What a good-looking show this is! The gold of the Golden Age of Hollywood coats every frame of the show. Hollywood goes for that big musical vibe and every one of its 58 songs from Perry Como’s ‘Catch a Falling Star’ and Fred Astaire’s ‘We’re in the Money’ to Jazz queen Ella Fitzgerald’s ‘Into Each Life Some Rain Must Fall’, Frank Sinatra’s ‘As Time Goes By’ and Doris Day’s ‘Just Imagine’ contribute to a lovely, luscious soundtrack.
Unfortunately, the pageant is as meaningless as it is beautiful. Unlike say Roman Polanski’s Chinatown (1974) or Curtis Hanson’s L.A. Confidential (19970, which shone a dazzling light on the dark underbelly of tinsel town, Hollywood uses the glitter and gold merely to add polish to a rather thin tale. Hollywood is presented as a dream; a diehard fan’s yearning for a perfect Hollywood, which elegantly broke every barrier of class, colour and gender.
With its alternative timeline, the series seems to have more in common with Quentin Tarantino’s love-letter to the end of the Golden Age, Once Upon a Time in Hollywood (2019). However, where Once Upon a Time in Hollywood, with sharp writing presents that most seductive of what-ifs, Hollywood is let down by weak writing. Tarantino is able to make us suspend our disbelief even knowing of Sharon Tate’s horrific end, while Hollywood, even though equally meta, takes the viewer out of the show — you know you are watching a well-produced show, you can see through the smoke and mirrors and then it is up to you whether you want to go along for the ride or not.
- Season: 1
- Episodes: 7
- Run time: 44 – 57 minutes
- Creator: Ryan Murphy, Ian Brennan
- Starring: David Corenswet, Darren Criss, Laura Harrier, Joe Mantello, Dylan McDermott, Jake Picking, Jeremy Pope, Holland Taylor, Samara Weaving, Jim Parsons, Patti LuPone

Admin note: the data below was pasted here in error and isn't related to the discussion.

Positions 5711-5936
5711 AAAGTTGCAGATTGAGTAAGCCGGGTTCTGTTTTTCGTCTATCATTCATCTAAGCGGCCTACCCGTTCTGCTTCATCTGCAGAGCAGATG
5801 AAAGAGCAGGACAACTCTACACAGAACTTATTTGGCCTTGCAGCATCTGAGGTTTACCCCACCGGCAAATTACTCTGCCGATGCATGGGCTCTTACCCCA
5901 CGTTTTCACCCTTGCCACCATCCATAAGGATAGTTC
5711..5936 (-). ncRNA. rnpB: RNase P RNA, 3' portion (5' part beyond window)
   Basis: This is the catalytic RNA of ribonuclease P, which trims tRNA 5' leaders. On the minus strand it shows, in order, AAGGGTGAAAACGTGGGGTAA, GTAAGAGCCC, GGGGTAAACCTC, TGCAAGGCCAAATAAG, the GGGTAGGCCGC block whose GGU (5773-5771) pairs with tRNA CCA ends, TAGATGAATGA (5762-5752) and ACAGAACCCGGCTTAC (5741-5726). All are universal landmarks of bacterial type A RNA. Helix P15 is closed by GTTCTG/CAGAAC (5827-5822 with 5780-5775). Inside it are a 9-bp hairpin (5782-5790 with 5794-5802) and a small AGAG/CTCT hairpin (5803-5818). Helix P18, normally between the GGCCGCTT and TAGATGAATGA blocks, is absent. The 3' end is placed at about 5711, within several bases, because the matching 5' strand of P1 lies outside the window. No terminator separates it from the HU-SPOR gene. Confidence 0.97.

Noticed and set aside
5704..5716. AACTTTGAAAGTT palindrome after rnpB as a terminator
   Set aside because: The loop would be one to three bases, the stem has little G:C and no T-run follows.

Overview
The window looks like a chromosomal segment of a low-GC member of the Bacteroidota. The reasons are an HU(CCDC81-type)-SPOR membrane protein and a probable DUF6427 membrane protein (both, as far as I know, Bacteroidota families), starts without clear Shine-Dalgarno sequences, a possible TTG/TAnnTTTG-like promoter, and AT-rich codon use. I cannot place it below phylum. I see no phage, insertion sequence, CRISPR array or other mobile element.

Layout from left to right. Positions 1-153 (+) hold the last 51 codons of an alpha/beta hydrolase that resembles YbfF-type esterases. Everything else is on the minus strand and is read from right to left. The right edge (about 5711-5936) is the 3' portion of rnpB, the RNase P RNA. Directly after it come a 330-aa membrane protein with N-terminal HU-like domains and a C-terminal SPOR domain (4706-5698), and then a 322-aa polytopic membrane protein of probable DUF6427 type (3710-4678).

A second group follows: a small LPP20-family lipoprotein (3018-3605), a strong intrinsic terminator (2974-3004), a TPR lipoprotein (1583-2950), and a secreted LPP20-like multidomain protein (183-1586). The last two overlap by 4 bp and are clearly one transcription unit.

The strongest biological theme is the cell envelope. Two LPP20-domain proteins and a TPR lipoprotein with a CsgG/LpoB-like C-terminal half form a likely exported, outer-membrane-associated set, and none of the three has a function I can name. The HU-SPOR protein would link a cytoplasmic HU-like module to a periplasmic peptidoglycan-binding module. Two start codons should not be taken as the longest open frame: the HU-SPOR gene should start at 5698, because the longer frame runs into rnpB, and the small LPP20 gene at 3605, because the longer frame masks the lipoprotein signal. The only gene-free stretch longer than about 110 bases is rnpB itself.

Hollywood follows two struggling actors — Jack Castello (David Corenswet) a World War II vet and Rock Hudson (Jake Picking) as they try to make it in the movies. There are bunch of others who are looking for their big break, including half-Filipino director, Raymond Ainsley (Darren Criss), his girlfriend, black actress Camille Washington (Laura Harrier) and black gay screenwriter Archie Coleman (Jeremy Pope). Everything comes together during the making of a controversial movie, Meg, based on the life of Peg Entwistle, an actress who wanted to make it in Hollywood and committed suicide by jumping off the ‘H’ on the Hollywood sign when she did not.
Camille is cast as the lead opposite Castello, Ainsley directs from a script written by Coleman. With Ace Studios head Ace Amberg (Rob Reiner) out of action with a heart attack, it is left to his wife, Avis (Patti LuPone) to greenlight the risky project.
Hollywood is built on a scaffolding of real events and people. The 20th Academy Awards in the show’s final episode is a mix of actual and imagined winners. George Cukor (Daniel London) was known for wild poolside parties, Ernie West (Dylan McDermott) based on Scotty Bowers operates his brothel out of a gas station, Anna May Wong (Michelle Krusiec) did lose the lead role in The Good Earth to a white actress, Henry Willson (Jim Parsons) sexually abused his clients and Walt Disney made a movie about happy slaves.
Fictionalised versions of actresses Vivian Leigh (Katie McGuinness), Hattie McDaniel (Queen Latifah) and Tallulah Bankhead (Paget Brewster), playwright Noël Coward (Billy Boyd), and First Lady Eleanor Roosevelt, (Harriet Sansom Harris) flit through the sleek and shiny corridors of Hollywood.
The show moves smoothly, greased by lovely production and sound design and competent acting. However, it falters in the story it is trying to sell. Clumsy writing drags you out of your comfortable cocoon lined by glamorous Hollywood, to face a world that has ground to a halt thanks to a rampaging, remorseless virus. That is Hollywood’s greatest crime — by showing us an obviously unreal world, it makes us confront the silence and cacophony of isolation.
Hollywood is currently streaming on Netflix